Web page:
Supporters of reasonable gun regulation have been so cowed by National Rifle Association propaganda over the last quarter century that we are reluctant even to imagine such a thing. No matter how many innocents are slaughtered, no matter how many Americans organize, demonstrate and protest, we assume the NRA and its allies will eventually overpower us.

And let's concede up front that the vast overrepresentation of rural states in the U.S. Senate tilts the system, undemocratically, toward those who claim that government is powerless to take meaningful steps against mass killings. The fact that Wyoming and Idaho have as many Senate votes as New York and California underscores the challenges that remain.

Nonetheless, we are in a new and better world on guns, organizationally and electorally. This conclusion is compelled not by wishful thinking but by the evidence.

Investigations into Russian interference in the 2016 election have the NRA in its sights. As Rosalind Helderman, Tom Hamburger and Michelle Ye Hee Lee reported in the Washington Post, the guilty plea entered into last week by Maria Butina, a Russian agent who courted NRA leaders, "has intensified questions about what the gun rights group knew of the Russian effort to shape U.S. policy, and whether it faces ongoing legal scrutiny."

One of the things we need to know more about: Why "NRA spending on the 2016 elections surged in every category." The bulk of this money went to supporting Donald Trump. As the Post journalists wrote, the key question -- which is being posed openly by Democrats but is no doubt of interest to prosecutors -- is "whether the group's spending spike was tied to its Russian connections."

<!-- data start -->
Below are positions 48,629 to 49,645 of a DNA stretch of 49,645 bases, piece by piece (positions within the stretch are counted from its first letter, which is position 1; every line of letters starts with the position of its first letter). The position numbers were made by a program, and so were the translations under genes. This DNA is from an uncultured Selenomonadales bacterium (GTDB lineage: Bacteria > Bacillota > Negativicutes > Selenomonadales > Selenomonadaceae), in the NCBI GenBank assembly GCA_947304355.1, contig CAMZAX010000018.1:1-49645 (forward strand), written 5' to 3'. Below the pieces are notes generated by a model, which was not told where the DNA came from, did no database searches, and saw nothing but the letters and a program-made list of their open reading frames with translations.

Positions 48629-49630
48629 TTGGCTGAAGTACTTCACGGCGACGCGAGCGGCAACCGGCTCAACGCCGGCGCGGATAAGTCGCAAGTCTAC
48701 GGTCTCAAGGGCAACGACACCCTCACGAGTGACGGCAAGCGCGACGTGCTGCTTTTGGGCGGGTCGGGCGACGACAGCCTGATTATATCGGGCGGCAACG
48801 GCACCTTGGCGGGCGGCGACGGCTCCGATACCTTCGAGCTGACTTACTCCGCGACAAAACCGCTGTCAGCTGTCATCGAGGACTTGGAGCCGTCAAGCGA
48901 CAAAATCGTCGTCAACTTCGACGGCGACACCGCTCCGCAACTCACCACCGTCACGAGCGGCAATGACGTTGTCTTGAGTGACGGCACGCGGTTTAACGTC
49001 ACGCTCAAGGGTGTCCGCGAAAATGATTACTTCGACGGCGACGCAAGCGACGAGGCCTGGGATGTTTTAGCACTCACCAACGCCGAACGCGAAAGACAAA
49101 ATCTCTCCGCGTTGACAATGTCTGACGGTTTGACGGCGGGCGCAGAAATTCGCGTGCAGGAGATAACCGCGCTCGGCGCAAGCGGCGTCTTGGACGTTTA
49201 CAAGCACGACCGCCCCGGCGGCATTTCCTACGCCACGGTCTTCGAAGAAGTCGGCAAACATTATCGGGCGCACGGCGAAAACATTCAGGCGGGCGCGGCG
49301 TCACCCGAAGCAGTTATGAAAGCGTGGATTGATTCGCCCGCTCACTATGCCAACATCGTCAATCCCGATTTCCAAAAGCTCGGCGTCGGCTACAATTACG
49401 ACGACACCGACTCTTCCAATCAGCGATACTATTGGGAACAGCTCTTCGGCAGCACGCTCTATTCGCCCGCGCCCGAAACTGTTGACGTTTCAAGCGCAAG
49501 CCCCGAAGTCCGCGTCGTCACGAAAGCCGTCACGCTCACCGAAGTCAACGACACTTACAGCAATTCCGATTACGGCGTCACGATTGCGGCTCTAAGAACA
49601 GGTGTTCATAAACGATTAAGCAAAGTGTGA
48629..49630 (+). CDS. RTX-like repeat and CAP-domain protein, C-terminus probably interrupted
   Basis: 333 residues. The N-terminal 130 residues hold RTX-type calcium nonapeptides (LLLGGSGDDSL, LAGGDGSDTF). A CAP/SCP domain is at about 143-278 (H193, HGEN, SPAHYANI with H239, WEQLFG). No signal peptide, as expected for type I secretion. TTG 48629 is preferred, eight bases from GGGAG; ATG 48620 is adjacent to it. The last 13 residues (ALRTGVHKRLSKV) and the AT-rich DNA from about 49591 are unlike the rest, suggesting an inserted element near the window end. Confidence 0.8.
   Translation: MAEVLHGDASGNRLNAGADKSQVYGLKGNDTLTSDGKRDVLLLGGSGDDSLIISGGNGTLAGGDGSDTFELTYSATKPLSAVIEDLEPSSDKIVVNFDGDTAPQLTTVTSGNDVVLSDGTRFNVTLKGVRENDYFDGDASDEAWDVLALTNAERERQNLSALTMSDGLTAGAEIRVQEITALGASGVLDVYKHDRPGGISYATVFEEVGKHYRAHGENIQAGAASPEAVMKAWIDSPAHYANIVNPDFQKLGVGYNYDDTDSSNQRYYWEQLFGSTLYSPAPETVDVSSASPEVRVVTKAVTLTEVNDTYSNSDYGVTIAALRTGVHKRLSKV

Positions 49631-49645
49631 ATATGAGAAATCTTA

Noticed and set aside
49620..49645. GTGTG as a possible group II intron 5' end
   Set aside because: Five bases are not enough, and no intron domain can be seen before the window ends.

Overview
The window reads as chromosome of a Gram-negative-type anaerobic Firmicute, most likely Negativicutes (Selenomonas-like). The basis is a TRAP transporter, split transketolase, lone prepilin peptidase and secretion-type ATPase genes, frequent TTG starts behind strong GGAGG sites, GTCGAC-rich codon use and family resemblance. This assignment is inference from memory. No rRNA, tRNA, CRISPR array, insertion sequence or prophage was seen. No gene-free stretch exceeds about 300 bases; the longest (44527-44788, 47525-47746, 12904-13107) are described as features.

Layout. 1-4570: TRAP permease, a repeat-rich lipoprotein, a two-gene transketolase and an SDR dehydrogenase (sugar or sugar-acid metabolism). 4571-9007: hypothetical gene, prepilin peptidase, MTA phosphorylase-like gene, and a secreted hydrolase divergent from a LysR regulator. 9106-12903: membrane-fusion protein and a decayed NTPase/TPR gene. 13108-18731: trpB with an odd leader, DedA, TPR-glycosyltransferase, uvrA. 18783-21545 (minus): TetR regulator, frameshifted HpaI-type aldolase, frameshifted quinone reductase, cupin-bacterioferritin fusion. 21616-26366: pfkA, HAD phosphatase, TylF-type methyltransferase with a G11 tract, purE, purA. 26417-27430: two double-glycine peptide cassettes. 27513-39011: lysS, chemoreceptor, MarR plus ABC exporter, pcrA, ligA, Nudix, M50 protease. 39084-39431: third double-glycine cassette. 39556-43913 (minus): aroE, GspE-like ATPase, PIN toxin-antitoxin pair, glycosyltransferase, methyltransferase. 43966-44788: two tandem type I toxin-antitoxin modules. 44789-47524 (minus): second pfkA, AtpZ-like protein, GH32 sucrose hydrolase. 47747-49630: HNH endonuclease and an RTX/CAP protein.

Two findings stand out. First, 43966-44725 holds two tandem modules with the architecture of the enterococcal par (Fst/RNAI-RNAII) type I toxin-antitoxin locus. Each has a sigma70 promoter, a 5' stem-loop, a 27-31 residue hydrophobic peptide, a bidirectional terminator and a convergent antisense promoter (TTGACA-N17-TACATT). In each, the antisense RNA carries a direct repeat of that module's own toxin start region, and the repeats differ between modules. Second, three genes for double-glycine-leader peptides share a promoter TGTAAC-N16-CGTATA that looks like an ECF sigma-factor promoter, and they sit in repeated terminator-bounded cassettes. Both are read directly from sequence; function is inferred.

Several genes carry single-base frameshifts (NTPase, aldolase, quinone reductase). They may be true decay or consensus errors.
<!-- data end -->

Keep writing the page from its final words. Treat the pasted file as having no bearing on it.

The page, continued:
The article also noted that in 2018, the NRA's political spending "plummeted." While the organization has denied wrongdoing in 2016, it is clearly in disarray and some suburban Republican candidates this year were fearful of cashing its checks.

But the NRA's troubles are only part of the story. What may matter more is that 2018's voters changed the political calculus on the gun issue.

Consider the history. Democratic terror over the NRA's power took hold in earnest after the 1994 midterm elections, when Republicans picked up 54 seats and gained control of the House for the first time since the early 1950s. Many factors explained the outcome, including a backlash against then-President Bill Clinton, opposition to tax increases passed to balance the budget, and the failure of the administration's health plan.

But for many Democrats, it was politically convenient to focus the blame for their heavy losses in rural and southern districts on gun-control legislation enacted not long before the election. The gun lobby's claims to influence were enhanced when it helped George W. Bush move heavily rural states his way six years later.

In 2018, by contrast, the battleground districts where Democrats defeated Republicans were largely in suburbs where most voters are tired of politicians who capitulate to gun extremists. Democrats campaigned enthusiastically for sane regulation, and it helped them win.